In the 1890s, electric bicycles were documented within various U.S. patents. For example, on 31 December 1895, Ogden Bolton Jr. was granted U.S. Patent 552,271 for a battery-powered bicycle with "6-pole brush-and-commutator direct current (DC) hub motor mounted in the rear wheel". There were no gears and the motor could draw up to 100 amperes (A) from a 10-volt battery.
As with all these bikes, the assisted speed is capped at 15mph, but unlike some of them, the Gtech eBike City or its identical (spec-wise) sibling the eBike Sport (this just has a standard frame rather than a step-through one) is light and agile enough for you to be able pedal harder without feeling like the weight is fighting you back down to 15mph. You can even, at a push, use it without the motor on flatter roads.
Pedelec is a European term that generally referred to an electric bicycle that incorporated a torque and/or a speed sensor and/or a power controller that delivered a proportionate level of assist and only ran when the rider pedaled. On the opposite side, a Noped is a term used by the Ministry of Transportation of Ontario for similar type vehicles which do not have pedals or in which the pedals have been removed from their motorized bicycle. Finally, Assist Bicycle is the technical term used to describe such a vehicle and Power-Assisted Bicycle is used in the Canadian Federal Legislation, but is carefully defined to only apply to electric motor assist, and specifically excludes internal combustion engines (though this is not the case in the United States).
There is a lot of information on the internet about electric bikes. Hopefully you have found lots of useful information right here, on this website. Based on this information, you may already have a preference for a specific electric bicycle and / or (technical) components. Your friends that ride e-bikes can also advise you based on their own experiences. But there is only one way you will know if you really make the right choice: take a test drive. During a test drive you will discover how close the riding experience is to your expectations.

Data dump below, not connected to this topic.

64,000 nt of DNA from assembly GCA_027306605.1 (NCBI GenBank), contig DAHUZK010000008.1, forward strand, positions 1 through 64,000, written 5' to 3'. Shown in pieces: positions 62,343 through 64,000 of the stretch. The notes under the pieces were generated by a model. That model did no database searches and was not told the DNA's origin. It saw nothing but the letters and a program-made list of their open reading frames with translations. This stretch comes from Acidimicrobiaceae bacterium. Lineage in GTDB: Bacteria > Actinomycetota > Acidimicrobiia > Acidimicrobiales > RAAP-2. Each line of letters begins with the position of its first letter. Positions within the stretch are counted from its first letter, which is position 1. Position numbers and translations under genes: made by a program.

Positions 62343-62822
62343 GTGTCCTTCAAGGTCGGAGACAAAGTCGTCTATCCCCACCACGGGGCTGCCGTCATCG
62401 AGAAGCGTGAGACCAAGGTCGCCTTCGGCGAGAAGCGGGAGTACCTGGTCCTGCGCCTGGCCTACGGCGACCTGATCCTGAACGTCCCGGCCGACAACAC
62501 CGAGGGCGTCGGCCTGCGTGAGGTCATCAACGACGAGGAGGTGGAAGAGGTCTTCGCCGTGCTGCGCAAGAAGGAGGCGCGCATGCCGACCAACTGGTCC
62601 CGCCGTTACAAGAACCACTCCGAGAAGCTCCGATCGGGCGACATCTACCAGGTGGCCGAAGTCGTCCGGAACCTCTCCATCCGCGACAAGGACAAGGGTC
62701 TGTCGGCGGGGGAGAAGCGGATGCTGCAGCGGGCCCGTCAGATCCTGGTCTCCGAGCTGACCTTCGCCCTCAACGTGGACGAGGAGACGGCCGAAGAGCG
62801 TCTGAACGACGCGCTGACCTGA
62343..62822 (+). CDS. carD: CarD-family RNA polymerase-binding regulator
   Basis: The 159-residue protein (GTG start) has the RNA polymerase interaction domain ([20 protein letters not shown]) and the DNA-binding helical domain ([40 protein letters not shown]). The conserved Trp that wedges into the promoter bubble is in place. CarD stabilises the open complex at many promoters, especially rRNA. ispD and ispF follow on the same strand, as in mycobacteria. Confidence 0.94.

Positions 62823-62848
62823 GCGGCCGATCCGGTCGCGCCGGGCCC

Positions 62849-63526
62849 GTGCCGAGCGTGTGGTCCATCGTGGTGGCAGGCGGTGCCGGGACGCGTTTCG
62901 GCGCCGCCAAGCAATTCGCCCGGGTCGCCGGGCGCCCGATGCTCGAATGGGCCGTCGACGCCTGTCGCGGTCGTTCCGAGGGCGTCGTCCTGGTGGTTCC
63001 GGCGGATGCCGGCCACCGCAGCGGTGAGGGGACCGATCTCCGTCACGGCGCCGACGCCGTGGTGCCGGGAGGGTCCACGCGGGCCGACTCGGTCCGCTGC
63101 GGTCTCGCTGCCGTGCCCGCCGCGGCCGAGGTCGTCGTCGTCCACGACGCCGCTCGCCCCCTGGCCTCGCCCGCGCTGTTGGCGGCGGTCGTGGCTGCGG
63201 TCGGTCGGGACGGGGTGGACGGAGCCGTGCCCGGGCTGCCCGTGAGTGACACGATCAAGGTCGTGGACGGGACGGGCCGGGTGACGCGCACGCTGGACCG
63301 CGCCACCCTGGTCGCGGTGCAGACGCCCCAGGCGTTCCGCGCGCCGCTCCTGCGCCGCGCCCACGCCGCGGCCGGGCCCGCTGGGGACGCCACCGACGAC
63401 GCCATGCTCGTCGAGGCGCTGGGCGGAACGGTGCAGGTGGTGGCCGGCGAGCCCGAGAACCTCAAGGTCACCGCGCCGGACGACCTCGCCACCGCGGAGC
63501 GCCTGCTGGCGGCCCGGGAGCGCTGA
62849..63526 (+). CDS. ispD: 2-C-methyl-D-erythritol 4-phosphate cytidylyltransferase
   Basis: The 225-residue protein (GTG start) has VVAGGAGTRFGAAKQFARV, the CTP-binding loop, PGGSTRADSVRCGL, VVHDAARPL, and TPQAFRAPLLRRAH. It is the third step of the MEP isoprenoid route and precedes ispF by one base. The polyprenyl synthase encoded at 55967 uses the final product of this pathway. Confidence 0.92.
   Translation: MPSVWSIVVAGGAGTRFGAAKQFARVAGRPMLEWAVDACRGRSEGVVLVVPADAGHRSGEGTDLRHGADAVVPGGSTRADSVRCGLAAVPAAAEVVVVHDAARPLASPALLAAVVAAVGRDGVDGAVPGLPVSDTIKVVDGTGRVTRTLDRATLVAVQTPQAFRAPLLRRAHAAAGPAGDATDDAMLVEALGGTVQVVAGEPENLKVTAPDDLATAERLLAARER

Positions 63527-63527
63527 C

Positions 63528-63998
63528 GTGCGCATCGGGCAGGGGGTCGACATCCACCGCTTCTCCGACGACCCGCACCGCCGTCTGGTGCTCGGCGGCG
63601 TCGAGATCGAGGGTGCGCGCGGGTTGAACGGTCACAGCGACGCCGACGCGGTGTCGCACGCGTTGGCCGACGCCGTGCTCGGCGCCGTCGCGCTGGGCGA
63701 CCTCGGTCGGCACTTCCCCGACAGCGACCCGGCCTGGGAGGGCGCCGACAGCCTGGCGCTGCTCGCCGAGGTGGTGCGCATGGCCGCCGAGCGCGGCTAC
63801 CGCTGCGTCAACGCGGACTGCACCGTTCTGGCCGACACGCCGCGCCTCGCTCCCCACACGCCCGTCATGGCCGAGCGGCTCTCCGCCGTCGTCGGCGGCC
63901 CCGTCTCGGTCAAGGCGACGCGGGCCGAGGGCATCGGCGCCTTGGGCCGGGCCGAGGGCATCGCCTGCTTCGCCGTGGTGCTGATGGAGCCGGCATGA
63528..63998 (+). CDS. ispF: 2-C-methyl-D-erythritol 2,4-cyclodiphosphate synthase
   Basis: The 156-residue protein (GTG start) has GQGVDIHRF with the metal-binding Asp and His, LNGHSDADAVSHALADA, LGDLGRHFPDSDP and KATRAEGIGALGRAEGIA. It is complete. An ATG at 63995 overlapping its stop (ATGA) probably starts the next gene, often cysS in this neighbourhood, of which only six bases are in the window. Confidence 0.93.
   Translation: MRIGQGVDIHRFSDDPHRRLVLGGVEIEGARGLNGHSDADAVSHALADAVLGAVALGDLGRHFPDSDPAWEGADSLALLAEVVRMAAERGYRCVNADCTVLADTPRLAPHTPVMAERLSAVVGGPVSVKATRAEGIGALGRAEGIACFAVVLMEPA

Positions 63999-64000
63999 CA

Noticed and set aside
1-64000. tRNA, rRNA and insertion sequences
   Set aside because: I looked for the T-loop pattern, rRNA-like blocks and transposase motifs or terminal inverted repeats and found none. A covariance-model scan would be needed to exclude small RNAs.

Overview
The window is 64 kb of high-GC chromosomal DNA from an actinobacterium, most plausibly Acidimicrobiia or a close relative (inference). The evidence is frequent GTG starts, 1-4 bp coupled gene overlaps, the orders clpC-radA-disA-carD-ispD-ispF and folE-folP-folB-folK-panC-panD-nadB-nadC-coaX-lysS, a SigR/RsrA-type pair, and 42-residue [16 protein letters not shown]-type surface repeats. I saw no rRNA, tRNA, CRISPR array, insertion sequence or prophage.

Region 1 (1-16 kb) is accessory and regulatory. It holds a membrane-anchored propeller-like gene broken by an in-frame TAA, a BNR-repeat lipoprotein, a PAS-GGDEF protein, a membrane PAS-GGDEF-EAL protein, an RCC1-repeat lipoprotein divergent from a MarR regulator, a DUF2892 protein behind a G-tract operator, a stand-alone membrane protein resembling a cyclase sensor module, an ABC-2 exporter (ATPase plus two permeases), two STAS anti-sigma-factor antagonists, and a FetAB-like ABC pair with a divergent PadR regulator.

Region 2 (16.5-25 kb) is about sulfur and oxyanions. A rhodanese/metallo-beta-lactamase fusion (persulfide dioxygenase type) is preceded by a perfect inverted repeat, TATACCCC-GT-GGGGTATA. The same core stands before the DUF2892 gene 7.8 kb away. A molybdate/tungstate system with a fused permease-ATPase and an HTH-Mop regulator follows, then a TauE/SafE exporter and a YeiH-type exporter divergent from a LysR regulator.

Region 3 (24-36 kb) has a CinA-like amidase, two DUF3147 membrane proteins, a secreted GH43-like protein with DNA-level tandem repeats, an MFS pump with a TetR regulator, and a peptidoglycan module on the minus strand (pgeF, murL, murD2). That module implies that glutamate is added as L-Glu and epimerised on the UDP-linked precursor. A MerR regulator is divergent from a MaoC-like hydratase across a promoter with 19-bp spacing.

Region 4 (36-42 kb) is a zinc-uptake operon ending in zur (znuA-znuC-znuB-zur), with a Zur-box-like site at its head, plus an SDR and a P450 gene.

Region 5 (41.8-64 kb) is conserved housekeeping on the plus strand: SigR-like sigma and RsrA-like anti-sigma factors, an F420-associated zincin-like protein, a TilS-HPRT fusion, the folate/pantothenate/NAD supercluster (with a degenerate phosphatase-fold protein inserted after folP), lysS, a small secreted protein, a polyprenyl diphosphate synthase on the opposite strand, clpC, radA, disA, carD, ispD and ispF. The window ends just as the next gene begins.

"Bicycle" means either of the following: (1) A device having two wheels and having at least one saddle or seat for the use of a rider which is propelled by human power. (2) A device having two or three wheels with fully operable pedals and an electric motor of less than 750 watts (one horsepower), whose maximum speed on a paved level surface, when powered solely by such a motor while ridden, is less than 20 miles per hour.
DIY Kit ebikes – Ebikes that are home built with a DIY kit, and exceed the 750W/20mph definition, are also allowed to be bought, build, and ridden. DIY kits are throttle activated. Some of the newer systems have PAS options. Ebike kits are not unilaterally prohibited or assigned motor vehicle status, but again, legal classification and road use falls under state law.
I discovered these downsides when, on my third day with the bike, I got a flat tire and had to carry it onto the subway with me for those last few miles back to my apartment. The cause of the flat is unknown; the bike mechanic who eventually fixed it didn’t see anything wrong with the rims. But the experience of trying to maneuver an almost 40 pound e-bike on and off a crowded subway car during rush-hour is not one I can recommend.
An e-bike is identified as a "motor assisted cycle" (MAC) in British Columbia, which differs from electric mopeds and scooters, which are "limited-speed motorcycles." Motor assisted cycles must: have an electric motor of no more than 500 W; have fully operable pedals; not be capable of propelling the device at a speed greater than 32 km/hr [19.9 mph]. The engine must disengage when (a) the operator stops pedaling, (b) an accelerator controller is released, OR (c) a brake is applied. A driver's license, vehicle registration, and insurance are all not required. A bike helmet must be worn.
The federal Consumer Product Safety Act defines a "low speed electric bicycle" as a two or three wheeled vehicle with fully operable pedals, a top speed when powered solely by the motor under 20 mph (32 km/h) and an electric motor that produces less than 750 W (1.01 hp). The Act authorizes the Consumer Product Safety Commission to protect people who ride low-speed electric vehicles by issuing necessary safety regulations. The rules for e-bikes on public roads, sidewalks, and pathways are under state jurisdiction, and vary.